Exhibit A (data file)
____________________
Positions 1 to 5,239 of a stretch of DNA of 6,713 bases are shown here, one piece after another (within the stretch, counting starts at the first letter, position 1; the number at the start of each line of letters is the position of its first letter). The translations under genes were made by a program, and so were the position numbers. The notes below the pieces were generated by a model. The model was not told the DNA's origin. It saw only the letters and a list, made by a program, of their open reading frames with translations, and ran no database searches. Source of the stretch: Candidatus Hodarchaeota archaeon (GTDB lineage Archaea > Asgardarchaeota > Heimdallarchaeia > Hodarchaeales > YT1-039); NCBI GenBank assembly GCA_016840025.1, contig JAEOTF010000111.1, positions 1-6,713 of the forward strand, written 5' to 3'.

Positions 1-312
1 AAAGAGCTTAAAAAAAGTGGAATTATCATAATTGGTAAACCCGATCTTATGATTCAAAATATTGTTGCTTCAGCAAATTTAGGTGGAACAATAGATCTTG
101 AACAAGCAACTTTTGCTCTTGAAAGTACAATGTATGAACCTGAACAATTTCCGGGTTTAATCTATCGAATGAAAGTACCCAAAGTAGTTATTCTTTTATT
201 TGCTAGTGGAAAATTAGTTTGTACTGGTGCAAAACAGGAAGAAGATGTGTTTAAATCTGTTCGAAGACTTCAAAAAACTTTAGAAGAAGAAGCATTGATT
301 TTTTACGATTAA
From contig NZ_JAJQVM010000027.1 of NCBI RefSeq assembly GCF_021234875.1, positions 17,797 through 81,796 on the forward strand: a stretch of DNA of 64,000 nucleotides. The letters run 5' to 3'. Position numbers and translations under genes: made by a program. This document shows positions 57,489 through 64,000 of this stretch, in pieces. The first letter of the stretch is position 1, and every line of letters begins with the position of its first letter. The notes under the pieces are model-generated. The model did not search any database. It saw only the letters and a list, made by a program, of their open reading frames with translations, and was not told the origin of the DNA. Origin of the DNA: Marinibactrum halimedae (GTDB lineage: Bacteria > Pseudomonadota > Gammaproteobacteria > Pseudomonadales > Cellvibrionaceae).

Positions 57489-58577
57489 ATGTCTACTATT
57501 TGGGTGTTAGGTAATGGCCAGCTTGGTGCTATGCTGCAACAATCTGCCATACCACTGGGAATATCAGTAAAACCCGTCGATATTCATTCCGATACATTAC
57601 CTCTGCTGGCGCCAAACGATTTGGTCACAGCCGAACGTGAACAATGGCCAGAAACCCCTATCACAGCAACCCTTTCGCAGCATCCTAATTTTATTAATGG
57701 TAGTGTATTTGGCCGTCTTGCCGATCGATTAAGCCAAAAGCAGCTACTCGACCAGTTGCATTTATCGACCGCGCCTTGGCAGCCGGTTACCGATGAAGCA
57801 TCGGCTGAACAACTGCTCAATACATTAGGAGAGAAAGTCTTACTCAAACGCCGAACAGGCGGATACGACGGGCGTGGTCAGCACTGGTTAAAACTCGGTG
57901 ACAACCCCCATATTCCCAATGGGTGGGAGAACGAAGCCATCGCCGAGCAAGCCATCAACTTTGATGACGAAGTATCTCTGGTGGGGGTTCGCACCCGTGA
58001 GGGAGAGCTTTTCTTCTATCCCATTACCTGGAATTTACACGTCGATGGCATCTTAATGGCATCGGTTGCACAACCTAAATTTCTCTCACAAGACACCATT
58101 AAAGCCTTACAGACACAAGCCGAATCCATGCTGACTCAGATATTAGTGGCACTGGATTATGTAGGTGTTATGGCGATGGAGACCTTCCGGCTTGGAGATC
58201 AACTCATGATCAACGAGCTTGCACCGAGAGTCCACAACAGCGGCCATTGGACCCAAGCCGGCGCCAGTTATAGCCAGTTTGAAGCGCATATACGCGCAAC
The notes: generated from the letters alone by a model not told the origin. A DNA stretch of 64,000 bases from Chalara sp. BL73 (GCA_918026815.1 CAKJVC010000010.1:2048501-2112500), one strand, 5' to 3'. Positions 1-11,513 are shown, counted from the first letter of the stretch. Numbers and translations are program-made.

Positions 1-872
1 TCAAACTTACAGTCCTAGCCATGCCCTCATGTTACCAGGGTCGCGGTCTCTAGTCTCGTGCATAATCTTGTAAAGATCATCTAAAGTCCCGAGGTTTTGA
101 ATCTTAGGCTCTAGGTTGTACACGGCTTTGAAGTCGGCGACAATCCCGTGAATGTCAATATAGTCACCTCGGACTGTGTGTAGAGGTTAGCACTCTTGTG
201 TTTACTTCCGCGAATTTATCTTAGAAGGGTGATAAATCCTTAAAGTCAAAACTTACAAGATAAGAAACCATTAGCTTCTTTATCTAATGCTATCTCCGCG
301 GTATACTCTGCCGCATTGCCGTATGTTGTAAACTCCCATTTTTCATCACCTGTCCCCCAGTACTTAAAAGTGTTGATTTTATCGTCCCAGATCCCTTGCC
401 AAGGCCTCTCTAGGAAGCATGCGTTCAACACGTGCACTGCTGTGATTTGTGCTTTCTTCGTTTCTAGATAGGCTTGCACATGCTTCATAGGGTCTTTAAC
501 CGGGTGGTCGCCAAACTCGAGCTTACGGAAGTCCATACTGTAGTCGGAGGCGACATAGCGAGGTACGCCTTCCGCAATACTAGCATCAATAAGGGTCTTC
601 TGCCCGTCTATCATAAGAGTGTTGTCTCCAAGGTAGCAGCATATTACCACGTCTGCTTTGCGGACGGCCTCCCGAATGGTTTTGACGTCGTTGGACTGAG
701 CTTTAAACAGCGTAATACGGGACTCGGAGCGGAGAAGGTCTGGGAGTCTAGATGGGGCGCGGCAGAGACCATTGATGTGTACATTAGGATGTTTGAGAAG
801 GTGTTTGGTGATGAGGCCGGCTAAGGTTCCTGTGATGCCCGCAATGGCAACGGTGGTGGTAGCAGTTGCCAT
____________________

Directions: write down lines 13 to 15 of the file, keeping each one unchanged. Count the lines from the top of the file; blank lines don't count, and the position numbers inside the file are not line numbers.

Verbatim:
57801 TCGGCTGAACAACTGCTCAATACATTAGGAGAGAAAGTCTTACTCAAACGCCGAACAGGCGGATACGACGGGCGTGGTCAGCACTGGTTAAAACTCGGTG
57901 ACAACCCCCATATTCCCAATGGGTGGGAGAACGAAGCCATCGCCGAGCAAGCCATCAACTTTGATGACGAAGTATCTCTGGTGGGGGTTCGCACCCGTGA
58001 GGGAGAGCTTTTCTTCTATCCCATTACCTGGAATTTACACGTCGATGGCATCTTAATGGCATCGGTTGCACAACCTAAATTTCTCTCACAAGACACCATT